LUCERNE, Switzerland (Reuters) – The Swiss National Bank is ready to take further steps to fight inflation despite relatively modest price increases compared with international peers, SNB Chairman Thomas Jordan said on Friday.
Inflation in Switzerland hit 3.5% in August, the highest level in nearly 30 years, although well below 9.1% in the Eurozone, UK and UK The 9.9% level US interest rate is 8.3%.
The Swiss National Bank responded on Thursday by raising its policy rate to 0.5%, ending a nearly eight-year era of negative interest rates.
“Inflation in Switzerland is lower than abroad. In this country, however, inflation is still much higher than widely expected,” Jordan said in remarks prepared for an event in Lucerne Say.
” at 3.5%, the highest level since s. It is well above the SNB’s equivalent of price stability, which is between 0% and 2% in the medium term .”
The central bank may raise interest rates again to fight inflation and ensure price stability, which Jordan sees as a priority for the SNB.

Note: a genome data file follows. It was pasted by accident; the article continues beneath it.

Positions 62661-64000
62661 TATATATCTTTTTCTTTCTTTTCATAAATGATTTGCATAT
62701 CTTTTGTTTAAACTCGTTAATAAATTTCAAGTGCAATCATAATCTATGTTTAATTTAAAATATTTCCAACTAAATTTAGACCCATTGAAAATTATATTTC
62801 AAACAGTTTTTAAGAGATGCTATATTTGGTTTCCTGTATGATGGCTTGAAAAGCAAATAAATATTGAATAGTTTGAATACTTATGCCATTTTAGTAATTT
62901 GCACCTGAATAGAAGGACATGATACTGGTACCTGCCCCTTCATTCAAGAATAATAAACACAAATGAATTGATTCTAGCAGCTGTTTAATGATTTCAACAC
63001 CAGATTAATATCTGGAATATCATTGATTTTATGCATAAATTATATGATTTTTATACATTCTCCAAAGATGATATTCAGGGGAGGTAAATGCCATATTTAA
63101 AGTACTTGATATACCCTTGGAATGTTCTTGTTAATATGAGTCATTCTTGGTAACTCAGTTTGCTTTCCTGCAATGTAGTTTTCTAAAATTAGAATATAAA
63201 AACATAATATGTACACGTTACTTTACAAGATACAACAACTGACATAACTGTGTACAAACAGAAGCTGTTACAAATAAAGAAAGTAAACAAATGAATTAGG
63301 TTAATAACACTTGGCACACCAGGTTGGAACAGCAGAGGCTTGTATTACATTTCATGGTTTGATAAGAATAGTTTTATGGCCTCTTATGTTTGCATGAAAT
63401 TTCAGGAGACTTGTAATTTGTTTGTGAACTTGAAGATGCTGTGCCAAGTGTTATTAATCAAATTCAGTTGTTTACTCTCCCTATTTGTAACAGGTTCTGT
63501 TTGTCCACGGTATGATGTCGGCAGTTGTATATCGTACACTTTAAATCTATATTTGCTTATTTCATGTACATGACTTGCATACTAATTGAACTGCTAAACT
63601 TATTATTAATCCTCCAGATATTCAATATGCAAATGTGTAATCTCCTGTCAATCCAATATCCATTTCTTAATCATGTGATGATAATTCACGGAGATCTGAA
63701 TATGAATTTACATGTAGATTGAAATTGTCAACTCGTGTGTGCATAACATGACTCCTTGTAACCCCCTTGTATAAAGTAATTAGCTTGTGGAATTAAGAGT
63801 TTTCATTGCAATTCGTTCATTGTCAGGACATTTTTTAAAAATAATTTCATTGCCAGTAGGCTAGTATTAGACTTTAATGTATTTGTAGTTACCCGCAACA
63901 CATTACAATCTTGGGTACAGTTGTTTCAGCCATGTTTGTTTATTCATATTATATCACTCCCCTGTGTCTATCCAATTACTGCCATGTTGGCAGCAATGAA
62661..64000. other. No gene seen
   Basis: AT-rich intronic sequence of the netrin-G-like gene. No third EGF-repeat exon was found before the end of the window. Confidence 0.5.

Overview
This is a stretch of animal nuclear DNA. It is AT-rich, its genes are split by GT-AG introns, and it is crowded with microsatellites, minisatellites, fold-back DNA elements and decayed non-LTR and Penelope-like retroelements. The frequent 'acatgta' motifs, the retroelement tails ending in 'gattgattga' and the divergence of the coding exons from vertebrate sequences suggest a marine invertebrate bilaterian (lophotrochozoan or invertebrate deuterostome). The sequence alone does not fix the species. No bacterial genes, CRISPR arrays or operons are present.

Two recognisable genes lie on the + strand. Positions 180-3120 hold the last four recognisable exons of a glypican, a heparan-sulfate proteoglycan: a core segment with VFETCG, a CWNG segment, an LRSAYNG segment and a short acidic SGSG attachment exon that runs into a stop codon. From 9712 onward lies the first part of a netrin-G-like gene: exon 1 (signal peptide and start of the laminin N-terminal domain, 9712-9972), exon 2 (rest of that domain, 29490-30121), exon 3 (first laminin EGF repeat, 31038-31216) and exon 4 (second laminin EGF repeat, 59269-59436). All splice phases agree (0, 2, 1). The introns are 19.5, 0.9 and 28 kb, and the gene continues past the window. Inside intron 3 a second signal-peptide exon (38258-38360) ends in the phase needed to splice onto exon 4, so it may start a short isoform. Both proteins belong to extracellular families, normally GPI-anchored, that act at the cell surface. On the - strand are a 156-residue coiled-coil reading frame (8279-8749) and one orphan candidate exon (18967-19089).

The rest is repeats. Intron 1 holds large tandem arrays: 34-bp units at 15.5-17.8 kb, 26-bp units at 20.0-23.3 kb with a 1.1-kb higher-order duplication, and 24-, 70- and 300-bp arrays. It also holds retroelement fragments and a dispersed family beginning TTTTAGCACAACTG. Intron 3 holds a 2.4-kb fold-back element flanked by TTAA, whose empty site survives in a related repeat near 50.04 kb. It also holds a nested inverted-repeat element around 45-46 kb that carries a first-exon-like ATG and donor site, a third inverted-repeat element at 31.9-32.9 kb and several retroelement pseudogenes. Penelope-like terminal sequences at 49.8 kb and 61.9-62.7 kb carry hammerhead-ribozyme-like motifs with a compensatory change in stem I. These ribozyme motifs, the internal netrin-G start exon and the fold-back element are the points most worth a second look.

“Ensuring price stability is a challenge that requires the full attention of the SNB,” Jordan said.
“The need for the SNB to further increase policy rates to ensure
price stability in the medium term cannot be ruled out,” he added, repeating his message from Thursday.
Economists expect the SNB to raise interest rates again in December and March 2023.
The central bank will also actively participate in the foreign exchange market if necessary, Jordan said.
The Swiss National Bank says it will prevent a sharp depreciation of the Swiss franc – the strength of the Swiss franc mitigates the impact of imported inflation.
Last year the SNB did not fight against the appreciation of the safe-haven currency, which appreciated by 4% between autumn and spring 2002, making imported goods cheaper.
Jordan said further action may be needed as there are growing signs that inflation is spreading to goods and services hitherto unaffected by the Ukrainian war or pandemic bottlenecks.